I’ve never seen the stage version of Dear Evan Hansen, so I can’t compare the award-winning play to the newly released movie of the same name. But taken purely as a movie, Dear Evan leaves a lot to be desired.
The movie’s morbid fascinations — teen suicide being principal among them —aren't easily digested, even in a quasi-musical that seems born of good intentions.
Evan Hansen has been classified as a musical and it requires its actors to sing at various points. The tunes often have a soft, weepy quality that befits the material but on-screen Evan Hansen doesn't seem like a musical -- or a superior teen drama.
The story centers on Evan Hansen, a high school senior portrayed by Ben Platt, who also played Evan on stage. Platt, I'm afraid, has grown out of the role. He’s now 27.
But the real problem with Evan Hansen centers on an awkward mix of ingredients: A high-school drama (the alienated kid finds a place in a well-defined social scene) doesn’t always mesh with the tragedy of teen suicide.
Working from Steven Levenson's screenplay, director Stephen Chbosky relies on single conceit. Evan’s therapist has asked his massively insecure patient to write encouraging letters to himself.
One of his letters winds up in the hands of Connor Murphy (Colton Ryan), an aggressively troubled kid. When Connor commits suicide, he’s found with one of Evan's letters. Connor had lifted the letter from a printer and refused to return to its author.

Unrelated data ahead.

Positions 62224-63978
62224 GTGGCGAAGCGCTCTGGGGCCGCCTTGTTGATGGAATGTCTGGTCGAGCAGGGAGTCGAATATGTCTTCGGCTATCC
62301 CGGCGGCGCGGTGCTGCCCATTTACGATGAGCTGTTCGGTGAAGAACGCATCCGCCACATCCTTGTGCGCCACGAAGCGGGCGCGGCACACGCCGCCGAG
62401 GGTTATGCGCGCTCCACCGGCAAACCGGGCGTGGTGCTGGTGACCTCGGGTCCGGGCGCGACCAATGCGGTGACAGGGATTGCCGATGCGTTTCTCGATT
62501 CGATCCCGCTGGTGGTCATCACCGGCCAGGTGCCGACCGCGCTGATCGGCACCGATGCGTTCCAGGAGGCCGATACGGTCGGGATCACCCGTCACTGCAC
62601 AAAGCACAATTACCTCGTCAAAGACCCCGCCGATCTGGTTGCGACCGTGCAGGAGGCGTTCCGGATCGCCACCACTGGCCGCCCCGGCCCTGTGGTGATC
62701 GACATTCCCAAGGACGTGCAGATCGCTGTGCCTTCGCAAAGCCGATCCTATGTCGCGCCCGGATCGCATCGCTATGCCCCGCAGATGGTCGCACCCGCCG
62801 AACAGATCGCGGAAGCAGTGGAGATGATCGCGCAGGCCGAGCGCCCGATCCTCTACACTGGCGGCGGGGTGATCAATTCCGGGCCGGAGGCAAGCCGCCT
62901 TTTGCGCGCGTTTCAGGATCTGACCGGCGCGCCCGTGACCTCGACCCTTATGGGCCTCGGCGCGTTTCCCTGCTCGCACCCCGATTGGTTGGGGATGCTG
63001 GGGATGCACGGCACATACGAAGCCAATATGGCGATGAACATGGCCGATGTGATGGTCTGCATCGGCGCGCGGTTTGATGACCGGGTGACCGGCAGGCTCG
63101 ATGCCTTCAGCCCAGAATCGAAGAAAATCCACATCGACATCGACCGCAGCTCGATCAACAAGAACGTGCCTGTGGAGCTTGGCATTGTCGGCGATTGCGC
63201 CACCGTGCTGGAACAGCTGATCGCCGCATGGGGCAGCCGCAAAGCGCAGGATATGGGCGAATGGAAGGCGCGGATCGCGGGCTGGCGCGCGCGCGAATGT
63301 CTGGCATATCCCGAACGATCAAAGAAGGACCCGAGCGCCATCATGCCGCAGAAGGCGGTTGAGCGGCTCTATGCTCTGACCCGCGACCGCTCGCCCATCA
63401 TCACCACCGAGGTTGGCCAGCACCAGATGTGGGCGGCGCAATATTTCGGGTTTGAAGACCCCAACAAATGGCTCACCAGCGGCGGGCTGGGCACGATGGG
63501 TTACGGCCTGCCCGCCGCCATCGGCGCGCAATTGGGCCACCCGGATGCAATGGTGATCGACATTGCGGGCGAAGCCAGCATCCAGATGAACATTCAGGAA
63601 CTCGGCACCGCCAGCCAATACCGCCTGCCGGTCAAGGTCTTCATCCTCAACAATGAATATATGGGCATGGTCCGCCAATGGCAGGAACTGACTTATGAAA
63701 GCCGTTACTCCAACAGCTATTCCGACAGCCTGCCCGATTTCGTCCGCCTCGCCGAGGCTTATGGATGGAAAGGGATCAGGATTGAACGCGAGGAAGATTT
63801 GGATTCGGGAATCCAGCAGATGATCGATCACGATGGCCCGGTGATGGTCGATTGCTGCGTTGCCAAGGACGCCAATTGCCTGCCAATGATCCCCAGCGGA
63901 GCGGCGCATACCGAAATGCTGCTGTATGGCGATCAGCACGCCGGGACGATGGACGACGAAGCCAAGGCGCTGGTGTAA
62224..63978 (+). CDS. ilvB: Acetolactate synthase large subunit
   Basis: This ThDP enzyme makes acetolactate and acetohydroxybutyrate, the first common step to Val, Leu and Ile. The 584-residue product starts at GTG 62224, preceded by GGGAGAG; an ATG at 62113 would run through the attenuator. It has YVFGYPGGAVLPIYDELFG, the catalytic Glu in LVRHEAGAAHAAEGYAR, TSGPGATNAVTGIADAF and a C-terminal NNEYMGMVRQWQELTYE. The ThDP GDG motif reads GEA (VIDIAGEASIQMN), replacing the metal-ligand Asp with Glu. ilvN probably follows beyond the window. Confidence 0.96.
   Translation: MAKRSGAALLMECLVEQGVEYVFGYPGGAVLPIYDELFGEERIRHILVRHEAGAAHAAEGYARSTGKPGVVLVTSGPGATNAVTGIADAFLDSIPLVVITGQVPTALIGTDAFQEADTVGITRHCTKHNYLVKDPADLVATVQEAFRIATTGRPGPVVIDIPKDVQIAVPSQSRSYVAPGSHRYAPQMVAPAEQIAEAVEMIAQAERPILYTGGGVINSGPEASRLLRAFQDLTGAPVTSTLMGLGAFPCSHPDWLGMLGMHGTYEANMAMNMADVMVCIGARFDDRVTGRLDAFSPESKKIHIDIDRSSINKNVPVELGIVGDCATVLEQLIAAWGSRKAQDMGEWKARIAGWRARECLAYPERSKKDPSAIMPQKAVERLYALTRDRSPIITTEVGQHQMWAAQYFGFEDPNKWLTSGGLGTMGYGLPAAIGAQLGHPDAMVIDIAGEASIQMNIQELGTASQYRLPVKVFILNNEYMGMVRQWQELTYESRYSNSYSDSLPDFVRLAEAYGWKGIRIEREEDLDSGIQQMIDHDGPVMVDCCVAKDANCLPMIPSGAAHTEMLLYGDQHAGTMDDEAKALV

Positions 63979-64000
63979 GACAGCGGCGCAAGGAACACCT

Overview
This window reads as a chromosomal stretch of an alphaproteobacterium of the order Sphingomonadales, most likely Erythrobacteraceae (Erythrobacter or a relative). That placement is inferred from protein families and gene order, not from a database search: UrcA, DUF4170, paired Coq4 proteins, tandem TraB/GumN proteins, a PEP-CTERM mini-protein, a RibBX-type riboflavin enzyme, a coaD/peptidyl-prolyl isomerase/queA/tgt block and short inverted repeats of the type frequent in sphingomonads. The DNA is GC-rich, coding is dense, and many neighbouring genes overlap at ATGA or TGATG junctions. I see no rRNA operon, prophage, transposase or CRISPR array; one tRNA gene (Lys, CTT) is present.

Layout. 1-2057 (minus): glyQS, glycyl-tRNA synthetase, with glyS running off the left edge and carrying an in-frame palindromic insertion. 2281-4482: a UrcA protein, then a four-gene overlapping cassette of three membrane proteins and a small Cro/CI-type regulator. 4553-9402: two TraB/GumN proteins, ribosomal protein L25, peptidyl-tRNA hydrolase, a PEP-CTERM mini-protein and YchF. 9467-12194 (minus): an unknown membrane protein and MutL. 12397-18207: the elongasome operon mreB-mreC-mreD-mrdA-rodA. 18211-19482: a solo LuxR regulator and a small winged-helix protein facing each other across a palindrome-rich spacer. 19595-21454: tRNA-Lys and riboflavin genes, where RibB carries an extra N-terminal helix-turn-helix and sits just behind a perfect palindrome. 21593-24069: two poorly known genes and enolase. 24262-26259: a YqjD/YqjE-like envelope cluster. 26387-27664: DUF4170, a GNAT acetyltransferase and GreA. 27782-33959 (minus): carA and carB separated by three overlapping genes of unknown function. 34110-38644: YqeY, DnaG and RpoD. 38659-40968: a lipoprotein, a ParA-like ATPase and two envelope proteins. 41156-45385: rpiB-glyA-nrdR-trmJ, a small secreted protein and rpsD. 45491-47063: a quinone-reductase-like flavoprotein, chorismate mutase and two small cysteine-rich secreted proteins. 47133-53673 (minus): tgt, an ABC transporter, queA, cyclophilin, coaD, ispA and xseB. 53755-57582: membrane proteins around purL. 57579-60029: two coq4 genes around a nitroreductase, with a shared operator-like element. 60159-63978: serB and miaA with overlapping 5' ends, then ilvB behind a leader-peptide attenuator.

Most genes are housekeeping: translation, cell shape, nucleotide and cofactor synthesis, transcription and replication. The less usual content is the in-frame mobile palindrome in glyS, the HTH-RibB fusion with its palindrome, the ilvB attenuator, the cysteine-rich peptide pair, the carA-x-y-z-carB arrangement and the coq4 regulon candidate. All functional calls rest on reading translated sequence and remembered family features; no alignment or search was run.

Everyone thinks, the letter — a confession of torment which begins with the words "Dear Evan Hansen" — was written by Connor and that Evan and Connor must, therefore, have been friends.
Suffering from a host of ill-defined psychological difficulties, Evan isn’t exactly an endearing character. He beats back his conscience and opts to go along with the widespread assumption that he and Connor were buddies.
He also has a crush on Connor's sister Zoe (Kaitlyn Dever).
Before long, the school's students begin the Connor Project, an effort to raise money to create a memory garden at an orchard where Connor supposedly found solace.
If you can get past the distraction of Platt’s age, you’ll find a few performances that work, notably Amy Adams as Connor’s mother, a woman in denial, and Julianne Moore as Evan’s single mother, an overworked nurse who’s stretched too thin to give her son the attention he needs. Amandla Stenberg has a nice turn as Alana, a cheerleader and high-performing student with troubles of her own.
But none of the performances can save a strange hybrid of teen-movie tropes and hand-wringing drama -- all of it followed by the hope that's appended to the story when Evan faces up to his cruel deceit.
As for the dead Connor: He remains more of a plot device than a character we’re asked to understand. Maybe on stage it all made sense.